The major activities for the year include: birthday celebrations, Mother’s Day, Parent-Student Visit Day, celebration of religious and national holidays, educational field-trips, parent-teacher conferences, and provision of healthy meals to our students. The nursery school continues to participate in and create diverse activities for our students to help develop their capacities and prepare them for a bright educational future. Our goals is to provide individualized support to children based on their needs.
The major achievements for the year include: a graduation ceremony for our children that was hosted in our school yard that was attended by the Ministry of Education’s Nursery School Department, students’ families, and teaching staff. Our nursery school also prepared several events around the annual olive harvest events that connected our students with an ancient Palestinian tradition.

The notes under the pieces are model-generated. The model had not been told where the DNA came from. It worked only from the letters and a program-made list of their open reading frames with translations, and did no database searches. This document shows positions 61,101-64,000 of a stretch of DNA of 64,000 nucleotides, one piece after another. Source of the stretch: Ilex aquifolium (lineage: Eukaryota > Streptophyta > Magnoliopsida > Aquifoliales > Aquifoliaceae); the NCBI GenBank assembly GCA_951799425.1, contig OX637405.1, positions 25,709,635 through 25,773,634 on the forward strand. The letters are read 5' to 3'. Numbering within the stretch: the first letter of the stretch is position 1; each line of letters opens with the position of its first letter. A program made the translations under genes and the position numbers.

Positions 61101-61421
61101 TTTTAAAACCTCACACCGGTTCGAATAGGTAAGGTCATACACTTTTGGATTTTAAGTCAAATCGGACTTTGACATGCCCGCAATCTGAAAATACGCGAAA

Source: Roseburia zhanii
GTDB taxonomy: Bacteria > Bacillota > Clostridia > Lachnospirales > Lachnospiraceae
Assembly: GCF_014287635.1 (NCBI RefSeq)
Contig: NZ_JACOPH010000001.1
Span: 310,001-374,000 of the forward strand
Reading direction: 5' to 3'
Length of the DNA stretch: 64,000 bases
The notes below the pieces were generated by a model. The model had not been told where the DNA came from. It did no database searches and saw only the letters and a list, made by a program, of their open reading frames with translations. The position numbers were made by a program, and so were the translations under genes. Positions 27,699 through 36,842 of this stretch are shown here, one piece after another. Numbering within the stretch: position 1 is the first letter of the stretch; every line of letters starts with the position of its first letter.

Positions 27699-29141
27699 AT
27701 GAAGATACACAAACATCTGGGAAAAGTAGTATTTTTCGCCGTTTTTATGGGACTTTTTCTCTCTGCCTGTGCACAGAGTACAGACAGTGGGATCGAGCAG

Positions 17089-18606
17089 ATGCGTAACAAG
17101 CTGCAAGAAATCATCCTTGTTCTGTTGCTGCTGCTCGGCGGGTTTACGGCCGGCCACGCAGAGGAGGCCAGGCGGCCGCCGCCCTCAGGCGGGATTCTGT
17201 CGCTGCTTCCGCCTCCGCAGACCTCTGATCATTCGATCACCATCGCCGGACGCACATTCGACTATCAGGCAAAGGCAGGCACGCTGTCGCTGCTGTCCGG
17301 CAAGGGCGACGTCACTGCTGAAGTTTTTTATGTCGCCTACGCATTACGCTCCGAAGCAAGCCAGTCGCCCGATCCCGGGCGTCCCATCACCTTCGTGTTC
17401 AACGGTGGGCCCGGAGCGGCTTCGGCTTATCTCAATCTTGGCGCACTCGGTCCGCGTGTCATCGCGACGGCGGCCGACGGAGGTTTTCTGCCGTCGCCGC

SOS School - Bethlehem:
In June 2008 the school year closed with 370 students serving grades 1-8. The fall 2008 school year began with 413 students serving grades 1-9. A total of ten students were offered full or partial scholarships based on extreme social circumstances.
The school maintains a positive relationship with the French Consulate who donated to support the acquirement of a computer and French learning materials which are now located in the library. Students continued to participate in the Educational Club with the Environmental Education Centre. A festival was held in the school complete with a science fair that all students and teachers participated in fully. Construction continued in the school to build an external bathroom for the playground while plans still remain in place to continue expansion for future plans to expand the school until the 12th grade.